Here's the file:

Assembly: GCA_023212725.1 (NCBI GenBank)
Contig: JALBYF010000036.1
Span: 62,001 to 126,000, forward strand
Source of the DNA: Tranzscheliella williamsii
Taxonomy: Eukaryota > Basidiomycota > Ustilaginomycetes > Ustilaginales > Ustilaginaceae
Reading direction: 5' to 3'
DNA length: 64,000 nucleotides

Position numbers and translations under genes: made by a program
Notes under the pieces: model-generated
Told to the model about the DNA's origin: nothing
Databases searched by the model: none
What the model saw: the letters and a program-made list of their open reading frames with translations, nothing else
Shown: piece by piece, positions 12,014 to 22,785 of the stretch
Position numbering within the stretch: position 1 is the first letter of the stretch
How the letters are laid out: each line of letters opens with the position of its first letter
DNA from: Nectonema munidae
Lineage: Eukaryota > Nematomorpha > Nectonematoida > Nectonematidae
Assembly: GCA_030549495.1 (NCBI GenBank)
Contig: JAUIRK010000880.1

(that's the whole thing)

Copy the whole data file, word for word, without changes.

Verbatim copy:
Assembly: GCA_023212725.1 (NCBI GenBank)
Contig: JALBYF010000036.1
Span: 62,001 to 126,000, forward strand
Source of the DNA: Tranzscheliella williamsii
Taxonomy: Eukaryota > Basidiomycota > Ustilaginomycetes > Ustilaginales > Ustilaginaceae
Reading direction: 5' to 3'
DNA length: 64,000 nucleotides

Position numbers and translations under genes: made by a program
Notes under the pieces: model-generated
Told to the model about the DNA's origin: nothing
Databases searched by the model: none
What the model saw: the letters and a program-made list of their open reading frames with translations, nothing else
Shown: piece by piece, positions 12,014 to 22,785 of the stretch
Position numbering within the stretch: position 1 is the first letter of the stretch
How the letters are laid out: each line of letters opens with the position of its first letter
DNA from: Nectonema munidae
Lineage: Eukaryota > Nematomorpha > Nectonematoida > Nectonematidae
Assembly: GCA_030549495.1 (NCBI GenBank)
Contig: JAUIRK010000880.1